For new lawmakers, the 2019 legislative session was not exactly the baptism by fire others have gone through in recent years. There were no protracted fights over abortion or gun rights, no soul-searching votes on tax increases.

For once, the session involved deciding how to spend more money on needed government services instead of how to scale them back.

Even minority Democrats said they were relatively satisfied with the session that ended a week and a half ago.

But four Tulsa-area legislators new to the game said they learned a lot, including that lawmaking doesn’t always follow textbook diagrams.

“I would change the way I teach government now,” said Rep. John Waldron, D-Tulsa, a former social studies teacher who gave up his job to run for the Legislature.

“A lot happens between the boxes on those diagrams,” he said.

Rep. T.J. Marti, R-Broken Arrow, said he got a closer look inside the legislative process than most new lawmakers do because of his work on pharmacy bills.

Specifically, Marti was involved in legislation related to prescription benefit managers. A pharmacist himself, he watched a bill he supported pass the House and Senate without a dissenting vote only to be vetoed by Gov. Kevin Stitt.

A veto under such circumstances is unusual, but the bill was opposed by the State Chamber of Commerce and several insurers.

Firsthand, Marti observed the behind-the-scenes maneuvering as a second bill, slightly different than the first, went through the Legislature, again without a dissenting vote. Stitt signed that one.

Marti said Stitt was helpful in the process, but added, “If an override was necessary, it was coming.”

All-in-all, Marti said, he was pleased with the session.

“Honestly, I thought it was a great session,” he said. “Because our class was so large (46 new members), we received a lot of extra attention from leadership. There was a lot of mentoring. It wasn’t as it has been in the past, when the freshmen sat in the back of the room.”

Sen. John Haste, R-Broken Arrow, said his biggest surprise after taking office was the quality, knowledge and loyalty of the Senate staff.

He said institutional knowledge is important. Legislative term limits has meant a reduction in institutional knowledge, he said.

“I am just a big believer in you need to know the history to properly take care of the future,” Haste said. “I was very, very pleased and surprised with what I found here from the quality of the people, the loyalty and the knowledge they had.”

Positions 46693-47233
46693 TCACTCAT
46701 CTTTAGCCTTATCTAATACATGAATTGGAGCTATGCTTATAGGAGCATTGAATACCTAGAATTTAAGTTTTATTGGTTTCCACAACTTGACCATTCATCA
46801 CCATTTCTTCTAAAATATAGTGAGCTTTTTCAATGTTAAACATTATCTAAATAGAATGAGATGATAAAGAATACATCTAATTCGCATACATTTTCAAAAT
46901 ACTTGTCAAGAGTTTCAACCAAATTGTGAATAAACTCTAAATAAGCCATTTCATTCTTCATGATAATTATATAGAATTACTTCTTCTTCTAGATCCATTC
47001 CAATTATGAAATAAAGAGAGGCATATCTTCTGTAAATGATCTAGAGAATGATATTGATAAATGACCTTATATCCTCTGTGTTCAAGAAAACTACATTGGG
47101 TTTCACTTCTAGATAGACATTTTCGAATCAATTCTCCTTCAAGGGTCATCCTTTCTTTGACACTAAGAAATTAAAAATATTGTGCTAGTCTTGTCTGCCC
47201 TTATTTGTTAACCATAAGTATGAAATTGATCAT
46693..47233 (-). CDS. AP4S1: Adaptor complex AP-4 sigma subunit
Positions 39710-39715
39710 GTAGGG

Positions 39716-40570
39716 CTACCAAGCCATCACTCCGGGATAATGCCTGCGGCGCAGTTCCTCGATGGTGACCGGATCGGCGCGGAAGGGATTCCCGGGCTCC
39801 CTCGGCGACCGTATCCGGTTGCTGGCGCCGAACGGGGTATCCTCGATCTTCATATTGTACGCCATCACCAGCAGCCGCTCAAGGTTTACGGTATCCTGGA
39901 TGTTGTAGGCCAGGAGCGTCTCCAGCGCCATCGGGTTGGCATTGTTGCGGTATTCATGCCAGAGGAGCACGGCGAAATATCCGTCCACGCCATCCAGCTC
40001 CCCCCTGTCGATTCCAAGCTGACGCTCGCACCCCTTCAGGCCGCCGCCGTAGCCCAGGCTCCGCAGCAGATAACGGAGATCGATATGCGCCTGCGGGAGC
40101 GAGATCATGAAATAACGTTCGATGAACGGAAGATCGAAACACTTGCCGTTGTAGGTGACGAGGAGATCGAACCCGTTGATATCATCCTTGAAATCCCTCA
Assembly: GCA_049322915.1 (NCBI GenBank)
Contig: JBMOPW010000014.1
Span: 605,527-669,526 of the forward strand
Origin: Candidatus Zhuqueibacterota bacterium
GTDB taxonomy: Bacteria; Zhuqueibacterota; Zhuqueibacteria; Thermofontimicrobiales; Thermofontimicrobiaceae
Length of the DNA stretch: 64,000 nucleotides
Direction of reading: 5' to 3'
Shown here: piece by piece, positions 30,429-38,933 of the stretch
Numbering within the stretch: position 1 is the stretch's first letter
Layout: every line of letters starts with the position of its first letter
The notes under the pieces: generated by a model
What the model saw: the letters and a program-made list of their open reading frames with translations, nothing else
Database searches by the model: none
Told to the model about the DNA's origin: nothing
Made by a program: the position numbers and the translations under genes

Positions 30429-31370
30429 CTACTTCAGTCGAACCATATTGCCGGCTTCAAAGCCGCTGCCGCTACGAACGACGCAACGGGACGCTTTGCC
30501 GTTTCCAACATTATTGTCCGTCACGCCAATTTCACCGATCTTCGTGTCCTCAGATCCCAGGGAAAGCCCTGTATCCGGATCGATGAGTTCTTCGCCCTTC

He believes Stitt has brought a freshness to the office and made excellent choices for his Cabinet.

Haste said he didn’t enter the office thinking he was going to change the world but wanted to understand what takes place and how to affect it.

“It is not about me,” he said. “It is about what I can do for the district.”

An important part of being a lawmaker is helping constituents connect the dots, Haste said.

“I thoroughly love doing this,” Haste said. “It fits me like a glove. I understand it. I am learning. I don’t have all the answers. I am enjoying asking the questions.”

Haste said he came in at a good time when the state has some money instead of a shortage requiring cuts.

Waldron and Rep. Melissa Provenzano, D-Tulsa, were among a wave of educators sent to the Legislature last fall. Both said that wave had an impact.

“I think it absolutely made a difference,” Provenzano said. “The directive from the voters was very clear. Especially with the budget.”

Provenzano said the education bloc and the groups and voters who supported them were instrumental in shooting down expansion of a tax credit for contributions to private school scholarships and public school grants, and for passage of tighter financial controls on virtual charter schools.

“They were planning on bringing (the scholarship bill) back to the floor but finally gave up,” Provenzano said.

Like most legislative Democrats, Waldron and Provenzano think $200 million put into a reserve fund would have been better spent in the coming year’s budget.

“I believe in saving for a rainy day, but it is raining,” Provenzano said. “Some of that $200 million could have been spent to restore the earned income tax credit. We passed a tax credit for rural doctors. We passed something for businesses that hire software engineers. We would have done (EITC).”

Waldron agreed. The Republican leadership, he said, “didn’t want people to get used to funding services.”

“If we’d put some of that $200 million in criminal justice reform and mental health, we would have gotten it all back,” Waldron said.

“The roof is leaking,” he said. “We didn’t fix the roof. We did a few things, but we didn’t fix the roof.”

Having given up their public school jobs to serve in the Legislature, Provenzano and Waldron have at least one other thing in common — looking for ways to supplement legislative pay that’s even less than they made as educators.

“It’s as hard to live on a legislator’s salary as it is a teachers,” Waldron said.

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Randy Krehbiel


Twitter: @rkrehbiel

Randy has been with the Tulsa World since 1979. He is a native of Hinton, Okla., and graduate of Oklahoma State University. Krehbiel primarily covers government and politics. Phone: 918-581-8365

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